Total cost per mile (10,000 miles per year) $0.72 $0.67
Operating cost (15,000 miles per year) $2,974 $1,797
Ownership cost (15,000 miles per year) $6,717 $7,251
Depreciation (15,00 miles per year) $3,831 $5,044
Total cost per year (15,000 miles per year) $9,691 $9,048
Total cost per day (15,000 miles per year) $26.55 $24.79
Total cost per mile (15,000 miles per year) $0.65 $0.60
Operating cost (20,000 miles per year) $3,966 $2,396
Ownership cost (20,000 miles per year) $6,717 $7,251
Depreciation (20,000 miles per year) +$1,618 +$1,869
Total cost per year (20,000 miles per year) $12,301 $11,516
Total cost per day (20,000 miles per year) $33.70 $31.55
Total cost per mile (20,000 miles per year) $0.62 $0.58

However, hybrids have the distinct advantage of being able to depend on gas if you’re driving through an area that lacks public charging points, which is a barrier for many people considering EV purchases.

How to Calculate the Cost of Owning a Vehicle

You can use this calculator from AAA to determine the cost of vehicle ownership based on your car model and usage:

Should You Buy an Electric Vehicle or a Gas Vehicle?

So, which vehicle type is right for you? Let’s break it down.

Buy an electric car if:

  • You can qualify for federal tax credits.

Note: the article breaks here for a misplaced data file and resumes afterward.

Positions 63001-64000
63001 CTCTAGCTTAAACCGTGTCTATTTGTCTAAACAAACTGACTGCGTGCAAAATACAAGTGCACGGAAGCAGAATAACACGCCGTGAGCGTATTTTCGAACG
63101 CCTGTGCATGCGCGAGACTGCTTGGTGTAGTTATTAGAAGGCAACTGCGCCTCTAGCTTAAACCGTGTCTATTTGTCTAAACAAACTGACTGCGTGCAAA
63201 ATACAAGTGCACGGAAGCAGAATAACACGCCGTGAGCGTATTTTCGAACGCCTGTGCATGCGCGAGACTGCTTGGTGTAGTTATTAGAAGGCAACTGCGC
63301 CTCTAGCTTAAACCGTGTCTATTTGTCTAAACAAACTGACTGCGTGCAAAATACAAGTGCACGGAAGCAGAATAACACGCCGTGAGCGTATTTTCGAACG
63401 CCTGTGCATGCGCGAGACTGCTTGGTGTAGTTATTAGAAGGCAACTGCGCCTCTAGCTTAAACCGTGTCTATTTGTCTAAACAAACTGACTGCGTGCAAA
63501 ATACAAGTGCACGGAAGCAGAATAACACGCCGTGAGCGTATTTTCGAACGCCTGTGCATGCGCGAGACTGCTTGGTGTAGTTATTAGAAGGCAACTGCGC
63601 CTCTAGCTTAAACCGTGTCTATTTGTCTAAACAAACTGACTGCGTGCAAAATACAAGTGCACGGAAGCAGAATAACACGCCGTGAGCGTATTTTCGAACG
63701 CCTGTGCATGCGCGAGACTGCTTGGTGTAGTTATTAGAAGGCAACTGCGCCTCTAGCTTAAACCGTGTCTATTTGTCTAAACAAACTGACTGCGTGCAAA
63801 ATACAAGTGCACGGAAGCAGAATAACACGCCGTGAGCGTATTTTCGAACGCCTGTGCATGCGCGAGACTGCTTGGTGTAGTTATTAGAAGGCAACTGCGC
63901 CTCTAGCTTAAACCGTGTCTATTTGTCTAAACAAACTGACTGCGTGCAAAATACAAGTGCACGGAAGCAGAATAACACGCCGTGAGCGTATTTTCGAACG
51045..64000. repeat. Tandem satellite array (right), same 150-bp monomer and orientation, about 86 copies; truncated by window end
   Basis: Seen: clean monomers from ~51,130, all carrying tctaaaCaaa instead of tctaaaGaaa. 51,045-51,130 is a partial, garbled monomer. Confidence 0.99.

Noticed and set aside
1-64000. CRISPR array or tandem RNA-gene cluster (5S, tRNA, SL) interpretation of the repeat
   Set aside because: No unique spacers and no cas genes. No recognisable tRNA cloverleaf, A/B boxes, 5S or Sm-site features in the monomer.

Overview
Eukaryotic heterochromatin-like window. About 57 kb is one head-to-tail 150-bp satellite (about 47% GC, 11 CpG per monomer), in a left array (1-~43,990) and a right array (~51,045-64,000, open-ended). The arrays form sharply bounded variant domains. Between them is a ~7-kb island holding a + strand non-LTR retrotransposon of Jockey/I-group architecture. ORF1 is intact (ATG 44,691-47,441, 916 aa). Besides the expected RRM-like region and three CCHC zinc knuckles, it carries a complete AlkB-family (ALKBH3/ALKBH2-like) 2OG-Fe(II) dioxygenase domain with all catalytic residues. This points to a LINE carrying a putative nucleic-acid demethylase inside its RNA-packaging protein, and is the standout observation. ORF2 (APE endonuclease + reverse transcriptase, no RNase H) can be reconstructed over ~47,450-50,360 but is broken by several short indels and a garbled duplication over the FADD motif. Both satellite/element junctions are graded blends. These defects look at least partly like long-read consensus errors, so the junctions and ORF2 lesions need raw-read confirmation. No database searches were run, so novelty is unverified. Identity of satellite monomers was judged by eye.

• You live in an area with a lot of EV charging stations or charging at home is a possibility
  • You drive in your home area primarily or have another gas-powered vehicle for long-distance drives.
  • You are okay with higher car insurance costs of about 15 percent.


As of September 2021, the state of California had the highest number of EV charging stations at about 34,000.5

Buy by a gas car if:

  • Your area lacks public charging stations and you can’t build one at home.
  • You don’t qualify for the federal tax credits.
  • You want lower auto insurance costs.
  • You want to take long-distance road trips.
  • You want to pay less for your car initially.


There’s no doubt that electric vehicles are here to stay, especially as their purchase prices decrease and the number of publicly available charging stations increases. However, for most people, they are simply too expensive to purchase right now, even with their reduced driving costs, particularly if you don’t qualify for the federal rebate.

Frequently Asked Questions

Is a Tesla cheaper than gas?

In terms of fuel costs, a Tesla is cheaper than gas as electricity is cheaper than gas fuel. However, in terms of purchase price, Teslas are more expensive than gas-powered cars on average.

Are Tesla charging stations free?

Tesla charging stations are not free in most cases. However, you might have 10,000 free Supercharging miles available if you participated in a referral program and had your new Tesla delivered from Dec. 15, 2022, to Dec. 31, 2022. These miles expire two years from your delivery date.

How much does it cost to fill up a Tesla?

On average, it costs about $14 to charge a Tesla, although it could range from $10 to $18, according to EnergySage.

Do electric cars have air conditioning?

Yes, electric cars have air conditioning just like gas-powered vehicles. But keep in mind that the AC is battery-powered, so it might affect the EV’s range.


  1. Your Driving Costs. AAA. (2023).

  2. Electric Car FAQ: Your Questions Answered. Kelley Blue Book. (2022, Oct 31).

  3. Tax Incentives. U.S. Department of Energy. (2023).

  4. Credits for New Clean Vehicles Purchased in 2023 or After. IRS. (2023).

  5. Charging Stations By State. Evadoption. (2021, Sep 21).